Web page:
Last year, we had received a complaint that the National Portal for Transgender Persons contained several vulnerabilities that could be exploited to access the sensitive personal data contained within the portal. While some of these issues were addressed, certain concerns about the security of the portal still remain. IFF wrote the Ministry of Social Justice and Empowerment, highlighting our concerns and recommendations. Read the representation here.
The purpose of the portal
On the 25th of November 2020, The Social Justice and Empowerment Ministry launched a national portal for transgender persons to apply for certificates and identity cards. Through the portal – transgender.dosje.gov.in – transgender persons could apply for certificates and identity cards digitally without having to visit any government office and could also monitor the status of their application through the portal itself.
Security issues emerge
Last year, we were CC’d on an email to the NIC, informing them about certain vulnerabilities in the portal’s architecture. The table below contains a list of the issues and their status.
Thus, while some of these issues have been addressed, certain vulnerabilities persist:
SSL vulnerabilities: The portal is not SSL secured which means that all data in the website is not secured and the data can be accessed by hackers. SSL certificate helps to encrypt the data while passing it between web servers and websites. In general sense, the data is locked and can only be unlocked by the intended recipient so that all the sensitive information may be protected. Hence, this is absolutely necessary for a portal that handles information that can be categorised as extremely sensitive in nature. As the portal does not use SSL, there is high possibilities of leakage of personal data of the users of the portal. This makes the portal not secure for handling any information that is of a sensitive nature. This information can be misused and be used for identity theft or even for targeting the already vulnerable transgender individuals.
Lack of security controls: It is very easy to register onto the site by using a fake email id and phone number, and there isn’t any verification done (such as an email verification) to check whether candidates registered are actually legitimate or not. And so, any individual with the help of fake email IDs and phone numbers can create an account in the portal. By creating an account, one can learn the database architecture of the portal and analyse the weaknesses and vulnerabilities, and attack them, thereby enabling them to access data that is available on the portal. If registration continues to happen so easily without strict verification, the personal and sensitive data of all the users registered to the portal are at all times vulnerable to attacks from hackers. Rather than forcing any linking of government IDs in the sign-up process we recommend an inclusionary registration process that is designed in consultation with cyber security professionals.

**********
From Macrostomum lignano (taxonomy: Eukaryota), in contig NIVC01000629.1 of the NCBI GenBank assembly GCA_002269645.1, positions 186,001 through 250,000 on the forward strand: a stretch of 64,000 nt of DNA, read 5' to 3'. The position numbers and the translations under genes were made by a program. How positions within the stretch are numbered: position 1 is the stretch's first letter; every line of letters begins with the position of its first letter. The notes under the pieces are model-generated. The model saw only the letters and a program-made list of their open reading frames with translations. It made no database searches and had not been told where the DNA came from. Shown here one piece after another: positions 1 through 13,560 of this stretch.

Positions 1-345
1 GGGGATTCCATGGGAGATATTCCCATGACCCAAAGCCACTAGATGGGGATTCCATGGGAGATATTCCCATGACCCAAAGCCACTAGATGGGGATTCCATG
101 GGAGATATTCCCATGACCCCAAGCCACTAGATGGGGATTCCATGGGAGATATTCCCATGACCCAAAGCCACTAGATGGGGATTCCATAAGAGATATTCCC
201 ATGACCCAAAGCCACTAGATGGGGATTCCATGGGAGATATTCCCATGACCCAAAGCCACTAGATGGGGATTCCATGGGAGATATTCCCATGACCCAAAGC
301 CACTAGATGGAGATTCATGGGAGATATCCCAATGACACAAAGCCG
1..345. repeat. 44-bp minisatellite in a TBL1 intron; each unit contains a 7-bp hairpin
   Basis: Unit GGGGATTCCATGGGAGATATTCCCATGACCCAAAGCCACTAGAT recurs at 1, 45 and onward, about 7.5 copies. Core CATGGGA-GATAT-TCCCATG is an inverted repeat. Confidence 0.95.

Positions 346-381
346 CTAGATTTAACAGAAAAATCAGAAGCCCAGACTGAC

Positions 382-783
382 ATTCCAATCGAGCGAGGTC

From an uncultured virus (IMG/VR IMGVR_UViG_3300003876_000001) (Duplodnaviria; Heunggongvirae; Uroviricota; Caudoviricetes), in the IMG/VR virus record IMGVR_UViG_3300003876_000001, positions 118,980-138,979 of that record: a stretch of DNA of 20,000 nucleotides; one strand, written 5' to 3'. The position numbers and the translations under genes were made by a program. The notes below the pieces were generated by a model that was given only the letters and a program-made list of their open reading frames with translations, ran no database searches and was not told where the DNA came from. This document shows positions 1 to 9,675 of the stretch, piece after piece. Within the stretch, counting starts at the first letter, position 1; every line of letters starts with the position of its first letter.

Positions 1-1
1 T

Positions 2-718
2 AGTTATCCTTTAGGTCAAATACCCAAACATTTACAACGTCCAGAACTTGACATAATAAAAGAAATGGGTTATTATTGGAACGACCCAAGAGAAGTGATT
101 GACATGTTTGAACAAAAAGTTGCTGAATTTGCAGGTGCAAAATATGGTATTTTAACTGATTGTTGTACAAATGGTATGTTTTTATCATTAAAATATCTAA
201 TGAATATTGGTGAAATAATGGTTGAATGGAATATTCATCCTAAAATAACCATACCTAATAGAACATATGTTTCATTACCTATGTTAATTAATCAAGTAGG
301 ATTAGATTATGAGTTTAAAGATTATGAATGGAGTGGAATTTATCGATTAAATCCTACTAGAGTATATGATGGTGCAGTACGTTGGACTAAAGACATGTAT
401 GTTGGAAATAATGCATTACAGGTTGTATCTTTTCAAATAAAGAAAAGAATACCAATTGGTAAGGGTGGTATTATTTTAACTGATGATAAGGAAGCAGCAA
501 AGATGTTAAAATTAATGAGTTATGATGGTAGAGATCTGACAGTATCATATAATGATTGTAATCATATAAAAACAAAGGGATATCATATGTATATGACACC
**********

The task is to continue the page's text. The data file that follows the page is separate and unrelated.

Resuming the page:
Urgent need for privacy
The judgement of the Supreme Court in National Legal Services Authority v. Union of India granted transgender persons legal recognition as the ‘third gender’, and thus affirmed their fundamental rights as guaranteed under the constitution of India. Additionally, the Supreme Court’s judgement in Justice K. S. Puttaswamy (Retd.) vs Union Of India And Ors. affirmed the Right to Privacy as fundamental. Given the constitutional recognition of transgender persons, the Puttaswamy Judgement, when read along with Articles 14 (Equality before law), 19 (Protection of certain rights regarding freedom of speech), and 21 (Protection of life and personal liberty), thus implies a strong privacy doctrine for the information of transgender individuals as a constitutional obligation, and so the deprivation of the same due to leakages effectvively amounts to a deprivation of fundamental rights.
Furthermore, given prevalent societal mores and norms, the safety of the data of transgender persons is paramount. Much has already been written about gender and surveillance, with transgender people facing extremely high levels of both digital and physical threats. These threats, together with deeply ingrained biases and misbeliefs, have already lead to both focused surveillance and physical injury (or even death).
- If the issues listed above are not immediately dealt with and resolved, it could lead to data theft which could further lead to financial fraud and identity theft for the users of the portal. Furthermore, applying for certificates through the portal may be a less taxing experience than doing so by physically going to a government office, and so the importance of this portal is clear. Thus, we request swift redressal of the above enlisted issues.
- Cyber security is a complex process that requires dynamic activities to neutralise emerging threats. To ensure that such issues do not reoccur with the portal, a technical audit of the portal must be conducted. The National Informatics Centre has 33 Empanelled Information Security Auditing Organisations, many of which have conducted significant audits for government agencies such as the NIC, NPCI, and the SBI. Such organisations are technically capable of being tasked with auditing the portal.
If you are unable to discern any other fragilities in the portal’s security architecture, please do let us know.
This representation was drafted with the help of Rohan Mathew, a legal and policy intern at IFF.